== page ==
The origins of the founding of Franklin Circle Christian Church, located at 1688 Fulton Road, lie in America's Second Great Awakening, an early nineteenth century movement which was characterized by a resurgence in religious enthusiasm and a diversification in Christian religious groups. Northeastern Ohio became a center of this new religious fervor and home to a number of new Christian religious groups, including the Mormons (Kirtland), the Shakers (Warrensville Township), and the Amish (Holmes County). In this era, as Cleveland State University history professor David Goldberg taught his graduate history students, Ohio beckoned to religious enthusiasts much like a century or so later California would beckon to altruistic baby boomers.
The Disciples of Christ, which founded Franklin Circle Christian Church in 1842, was another new Christian group that grew out of the Second Great Awakening and found fertile ground for its new religion in northeastern Ohio. The Disciples of Christ were adherents to the religious philosophy of Thomas and Alexander Campbell, father and son ministers, who urged Christians to put aside the doctrinal differences that divided different sects and return to the principles of the primitive Christian Church. In 1848, the parish built its first permanent church on Franklin Circle. It was large and cavernous and was known to its parishioners as "God's Barn." Three decades later, the parish hired the noted Cleveland architectural firm of Cudell and Richardson to design a new church on Franklin Circle--on a parcel of land just south of "God's Barn." The new church was built in the years 1874-1875 and has become one of the oldest and best known landmarks on the near west side of Cleveland.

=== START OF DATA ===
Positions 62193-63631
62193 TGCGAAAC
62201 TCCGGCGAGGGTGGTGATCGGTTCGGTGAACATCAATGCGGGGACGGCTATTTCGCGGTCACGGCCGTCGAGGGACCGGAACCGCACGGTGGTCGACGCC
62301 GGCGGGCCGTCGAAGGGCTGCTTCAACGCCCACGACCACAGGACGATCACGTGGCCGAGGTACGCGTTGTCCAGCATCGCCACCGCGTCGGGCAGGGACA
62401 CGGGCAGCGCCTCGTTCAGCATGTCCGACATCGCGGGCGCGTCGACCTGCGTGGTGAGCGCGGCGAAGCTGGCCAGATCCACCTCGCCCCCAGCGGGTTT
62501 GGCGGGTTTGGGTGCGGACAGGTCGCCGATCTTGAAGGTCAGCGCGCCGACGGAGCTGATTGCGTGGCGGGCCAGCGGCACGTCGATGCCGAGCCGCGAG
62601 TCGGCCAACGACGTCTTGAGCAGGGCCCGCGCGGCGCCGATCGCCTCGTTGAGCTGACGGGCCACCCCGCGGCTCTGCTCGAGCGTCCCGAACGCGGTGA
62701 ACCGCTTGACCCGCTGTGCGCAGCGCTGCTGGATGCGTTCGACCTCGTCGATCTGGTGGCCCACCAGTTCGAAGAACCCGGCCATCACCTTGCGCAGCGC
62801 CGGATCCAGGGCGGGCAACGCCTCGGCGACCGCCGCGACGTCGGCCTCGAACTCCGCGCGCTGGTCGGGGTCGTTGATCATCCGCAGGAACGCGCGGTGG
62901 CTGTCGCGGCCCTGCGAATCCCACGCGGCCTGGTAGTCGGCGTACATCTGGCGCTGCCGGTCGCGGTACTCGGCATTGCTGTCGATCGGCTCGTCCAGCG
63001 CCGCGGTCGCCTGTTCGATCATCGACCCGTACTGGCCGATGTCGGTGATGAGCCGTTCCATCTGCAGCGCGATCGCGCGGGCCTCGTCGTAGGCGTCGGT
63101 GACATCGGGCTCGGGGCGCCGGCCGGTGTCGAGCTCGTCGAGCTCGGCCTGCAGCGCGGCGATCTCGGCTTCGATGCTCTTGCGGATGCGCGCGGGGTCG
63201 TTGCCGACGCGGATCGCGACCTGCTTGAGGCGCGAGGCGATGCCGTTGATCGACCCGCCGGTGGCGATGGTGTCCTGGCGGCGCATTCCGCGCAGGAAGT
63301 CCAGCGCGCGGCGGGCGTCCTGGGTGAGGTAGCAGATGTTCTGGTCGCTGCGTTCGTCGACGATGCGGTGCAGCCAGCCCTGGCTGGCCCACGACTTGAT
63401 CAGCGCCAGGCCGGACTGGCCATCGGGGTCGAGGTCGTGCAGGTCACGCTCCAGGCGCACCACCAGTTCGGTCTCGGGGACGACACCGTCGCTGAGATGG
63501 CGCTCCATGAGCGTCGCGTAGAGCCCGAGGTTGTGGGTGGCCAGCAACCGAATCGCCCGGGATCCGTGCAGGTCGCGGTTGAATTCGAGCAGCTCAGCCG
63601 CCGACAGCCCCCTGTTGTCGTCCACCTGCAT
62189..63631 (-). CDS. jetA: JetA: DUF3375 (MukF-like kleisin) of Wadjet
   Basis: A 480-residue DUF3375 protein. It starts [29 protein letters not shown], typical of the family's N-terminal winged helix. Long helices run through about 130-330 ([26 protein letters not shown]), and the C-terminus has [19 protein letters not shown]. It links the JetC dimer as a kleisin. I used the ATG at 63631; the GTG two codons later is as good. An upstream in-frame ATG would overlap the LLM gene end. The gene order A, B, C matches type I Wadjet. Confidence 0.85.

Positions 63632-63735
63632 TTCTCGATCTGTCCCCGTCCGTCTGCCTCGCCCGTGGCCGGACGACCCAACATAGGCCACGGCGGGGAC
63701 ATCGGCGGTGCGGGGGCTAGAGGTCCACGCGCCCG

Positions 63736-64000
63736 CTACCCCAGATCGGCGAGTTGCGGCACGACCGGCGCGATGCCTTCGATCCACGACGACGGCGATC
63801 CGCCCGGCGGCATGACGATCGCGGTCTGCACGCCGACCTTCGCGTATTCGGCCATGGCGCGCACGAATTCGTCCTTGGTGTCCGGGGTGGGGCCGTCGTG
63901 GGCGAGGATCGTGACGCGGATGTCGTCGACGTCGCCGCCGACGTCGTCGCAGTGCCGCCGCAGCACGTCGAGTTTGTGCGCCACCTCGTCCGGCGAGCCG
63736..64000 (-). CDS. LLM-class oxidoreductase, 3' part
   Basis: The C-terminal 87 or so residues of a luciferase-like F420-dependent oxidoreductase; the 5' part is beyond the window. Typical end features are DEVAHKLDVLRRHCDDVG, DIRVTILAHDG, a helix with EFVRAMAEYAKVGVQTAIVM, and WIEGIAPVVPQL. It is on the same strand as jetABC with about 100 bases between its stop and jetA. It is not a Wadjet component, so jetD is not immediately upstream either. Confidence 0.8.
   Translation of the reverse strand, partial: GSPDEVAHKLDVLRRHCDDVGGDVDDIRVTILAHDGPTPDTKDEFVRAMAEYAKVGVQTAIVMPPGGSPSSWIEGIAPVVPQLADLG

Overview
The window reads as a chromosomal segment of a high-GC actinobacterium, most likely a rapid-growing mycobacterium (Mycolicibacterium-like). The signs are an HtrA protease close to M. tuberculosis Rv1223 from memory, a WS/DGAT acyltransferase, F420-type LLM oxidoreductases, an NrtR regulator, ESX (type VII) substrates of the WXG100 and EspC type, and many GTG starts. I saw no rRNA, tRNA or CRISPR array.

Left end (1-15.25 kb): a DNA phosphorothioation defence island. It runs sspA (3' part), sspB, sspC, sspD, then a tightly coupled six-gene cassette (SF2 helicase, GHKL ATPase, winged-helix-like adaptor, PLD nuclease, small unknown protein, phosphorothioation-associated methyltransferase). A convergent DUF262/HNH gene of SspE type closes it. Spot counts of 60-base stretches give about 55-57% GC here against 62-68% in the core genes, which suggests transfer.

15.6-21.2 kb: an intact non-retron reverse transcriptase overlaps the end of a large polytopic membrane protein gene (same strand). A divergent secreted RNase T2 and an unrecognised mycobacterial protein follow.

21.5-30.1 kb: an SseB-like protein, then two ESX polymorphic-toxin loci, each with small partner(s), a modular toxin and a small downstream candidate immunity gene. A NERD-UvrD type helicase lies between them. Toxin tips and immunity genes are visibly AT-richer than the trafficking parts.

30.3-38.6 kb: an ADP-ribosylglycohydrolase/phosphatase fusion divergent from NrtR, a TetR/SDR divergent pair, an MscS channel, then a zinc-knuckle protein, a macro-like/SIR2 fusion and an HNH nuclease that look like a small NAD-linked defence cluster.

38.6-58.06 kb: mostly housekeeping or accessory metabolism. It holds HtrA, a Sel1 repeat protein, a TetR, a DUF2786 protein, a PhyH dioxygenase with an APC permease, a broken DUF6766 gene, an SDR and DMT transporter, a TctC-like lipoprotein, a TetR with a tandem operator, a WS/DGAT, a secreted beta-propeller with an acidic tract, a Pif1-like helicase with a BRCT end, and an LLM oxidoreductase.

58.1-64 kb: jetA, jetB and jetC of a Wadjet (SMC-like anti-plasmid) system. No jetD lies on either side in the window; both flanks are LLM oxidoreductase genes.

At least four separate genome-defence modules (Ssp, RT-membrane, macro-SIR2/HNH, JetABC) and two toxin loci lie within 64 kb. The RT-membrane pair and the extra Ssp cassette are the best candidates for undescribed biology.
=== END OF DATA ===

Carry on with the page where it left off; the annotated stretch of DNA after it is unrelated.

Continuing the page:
Franklin Circle Christian Church and the Disciples of Christ have a long history of promoting education and engaging in social activism in northeastern Ohio. In 1850, the Disciples of Christ founded the Western Reserve Eclectic Institute, which later became known as Hiram College. Future United States President James A. Garfield was a student at the new college in the early 1850s and returned to it in 1858 to become President of the College. In 1857, Garfield also served as pastor at Franklin Circle Christian Church. The Church's members also included fervent supporters of the nineteenth century Temperance and Prohibition movements. Long time parishioner Abraham Teachout, a lumber merchant who lived on Franklin Avenue, was the church's Sunday School Superintendent for 25 years in the late nineteenth century. In 1884, he ran for Congress on the Prohibition ticket and remained a fervent Prohibitionist until his death in 1912.
Franklin Circle Christian Church today continues to engage in educational programs and social activism that serve a constituency very different from the Franklin Avenue neighborhood of the nineteenth century. Today, the Franklin Avenue neighborhood is home to many working class and immigrant families. The Church's outreach programs minister to the needs of this new community.